Thursday, January 29, 2009

Thomas Jefferson on Moral Examples

clipped from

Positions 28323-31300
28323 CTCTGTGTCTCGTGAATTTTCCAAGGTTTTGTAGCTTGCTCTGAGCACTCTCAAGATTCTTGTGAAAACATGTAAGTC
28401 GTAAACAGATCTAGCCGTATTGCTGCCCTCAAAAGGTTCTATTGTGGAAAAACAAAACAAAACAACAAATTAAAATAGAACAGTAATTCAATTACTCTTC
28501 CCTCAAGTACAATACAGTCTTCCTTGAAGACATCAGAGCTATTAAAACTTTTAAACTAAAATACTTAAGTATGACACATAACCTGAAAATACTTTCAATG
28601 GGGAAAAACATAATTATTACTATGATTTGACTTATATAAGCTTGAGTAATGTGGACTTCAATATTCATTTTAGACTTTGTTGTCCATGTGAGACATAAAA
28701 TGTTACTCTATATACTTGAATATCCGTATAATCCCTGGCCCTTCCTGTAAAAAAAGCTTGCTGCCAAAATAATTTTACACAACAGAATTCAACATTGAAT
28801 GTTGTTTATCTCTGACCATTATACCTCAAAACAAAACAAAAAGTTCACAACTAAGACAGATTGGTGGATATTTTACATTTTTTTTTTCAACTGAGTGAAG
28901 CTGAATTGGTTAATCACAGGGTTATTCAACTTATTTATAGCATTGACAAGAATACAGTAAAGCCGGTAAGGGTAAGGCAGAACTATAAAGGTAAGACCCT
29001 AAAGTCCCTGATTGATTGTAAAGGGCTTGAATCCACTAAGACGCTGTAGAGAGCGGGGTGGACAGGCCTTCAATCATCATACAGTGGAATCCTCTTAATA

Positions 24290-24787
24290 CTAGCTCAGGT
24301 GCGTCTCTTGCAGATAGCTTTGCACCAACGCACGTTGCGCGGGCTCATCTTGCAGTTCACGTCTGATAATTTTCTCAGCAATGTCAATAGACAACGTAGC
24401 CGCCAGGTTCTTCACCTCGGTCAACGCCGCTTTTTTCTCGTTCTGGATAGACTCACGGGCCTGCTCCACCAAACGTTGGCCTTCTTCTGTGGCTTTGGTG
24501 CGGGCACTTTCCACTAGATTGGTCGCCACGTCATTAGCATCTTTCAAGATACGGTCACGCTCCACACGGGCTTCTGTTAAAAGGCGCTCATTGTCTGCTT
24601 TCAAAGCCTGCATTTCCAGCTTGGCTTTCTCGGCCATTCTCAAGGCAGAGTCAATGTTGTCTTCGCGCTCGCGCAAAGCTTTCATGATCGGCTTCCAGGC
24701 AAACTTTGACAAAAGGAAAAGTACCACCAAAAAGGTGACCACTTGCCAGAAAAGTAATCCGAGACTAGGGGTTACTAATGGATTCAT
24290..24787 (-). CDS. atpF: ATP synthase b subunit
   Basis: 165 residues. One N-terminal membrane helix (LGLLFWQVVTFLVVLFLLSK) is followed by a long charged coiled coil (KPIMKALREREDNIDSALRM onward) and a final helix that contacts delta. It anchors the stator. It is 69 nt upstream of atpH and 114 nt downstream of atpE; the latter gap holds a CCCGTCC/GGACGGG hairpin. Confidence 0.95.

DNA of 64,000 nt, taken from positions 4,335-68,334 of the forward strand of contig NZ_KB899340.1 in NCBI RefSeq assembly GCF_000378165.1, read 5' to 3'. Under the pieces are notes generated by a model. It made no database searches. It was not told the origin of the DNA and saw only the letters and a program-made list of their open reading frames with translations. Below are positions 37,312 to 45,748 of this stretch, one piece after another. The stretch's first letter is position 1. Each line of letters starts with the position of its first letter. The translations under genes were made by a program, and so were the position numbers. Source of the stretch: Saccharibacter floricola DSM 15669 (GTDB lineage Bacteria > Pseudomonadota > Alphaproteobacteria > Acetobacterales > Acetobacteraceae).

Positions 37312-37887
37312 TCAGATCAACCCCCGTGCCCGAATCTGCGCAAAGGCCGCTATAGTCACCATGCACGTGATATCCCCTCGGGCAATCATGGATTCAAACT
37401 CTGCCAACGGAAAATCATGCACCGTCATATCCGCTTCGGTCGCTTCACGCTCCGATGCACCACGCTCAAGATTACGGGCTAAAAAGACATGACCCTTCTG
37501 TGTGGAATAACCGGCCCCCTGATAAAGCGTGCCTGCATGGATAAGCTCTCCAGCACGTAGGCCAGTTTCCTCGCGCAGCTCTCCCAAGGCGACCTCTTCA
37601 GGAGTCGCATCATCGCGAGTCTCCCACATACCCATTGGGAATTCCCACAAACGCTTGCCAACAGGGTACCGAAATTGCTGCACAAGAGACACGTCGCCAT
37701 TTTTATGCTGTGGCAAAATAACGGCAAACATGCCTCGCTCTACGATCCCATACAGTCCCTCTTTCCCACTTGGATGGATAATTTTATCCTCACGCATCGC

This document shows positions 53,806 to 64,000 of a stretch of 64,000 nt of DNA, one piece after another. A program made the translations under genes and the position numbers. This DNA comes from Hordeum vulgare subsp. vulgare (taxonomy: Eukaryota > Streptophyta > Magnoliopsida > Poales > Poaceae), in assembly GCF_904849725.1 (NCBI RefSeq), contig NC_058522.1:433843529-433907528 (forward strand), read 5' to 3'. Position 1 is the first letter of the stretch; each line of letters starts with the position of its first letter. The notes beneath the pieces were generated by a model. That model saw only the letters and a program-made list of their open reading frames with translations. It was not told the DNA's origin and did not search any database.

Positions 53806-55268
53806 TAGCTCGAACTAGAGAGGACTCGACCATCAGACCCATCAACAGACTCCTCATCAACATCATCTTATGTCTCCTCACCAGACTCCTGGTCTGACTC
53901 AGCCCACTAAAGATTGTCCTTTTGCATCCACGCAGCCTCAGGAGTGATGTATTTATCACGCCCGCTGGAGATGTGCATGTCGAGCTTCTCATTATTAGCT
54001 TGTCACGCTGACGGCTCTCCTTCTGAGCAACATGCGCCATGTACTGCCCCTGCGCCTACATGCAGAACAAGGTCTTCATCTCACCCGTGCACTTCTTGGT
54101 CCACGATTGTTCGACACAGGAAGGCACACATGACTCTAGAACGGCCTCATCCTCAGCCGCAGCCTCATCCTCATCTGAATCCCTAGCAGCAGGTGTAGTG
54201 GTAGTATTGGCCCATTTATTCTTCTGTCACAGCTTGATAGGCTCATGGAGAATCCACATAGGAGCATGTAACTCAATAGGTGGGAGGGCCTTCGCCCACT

Everything is useful which contributes to fix us in the principles and practice of virtue. When any signal act of charity or of gratitude, for instance, is presented either to our sight or imagination, we are deeply impressed with its beauty and feel a strong desire in ourselves of doing charitable and grateful acts also. On the contrary, when we see or read of any atrocious deed, we are disgusted with its deformity and conceive an abhorrence of vice. Now every emotion of this kind is an exercise of our virtuous dispositions; and dispositions of the mind, like limbs of the body, acquire strength by exercise. But exercise produces habit, and in the instance of which we speak, the exercise being of the moral feelings, produces a habit of thinking and acting virtuously." --Thomas Jefferson to Robert Skipwith, 1771. ME 4:237, Papers 1:76
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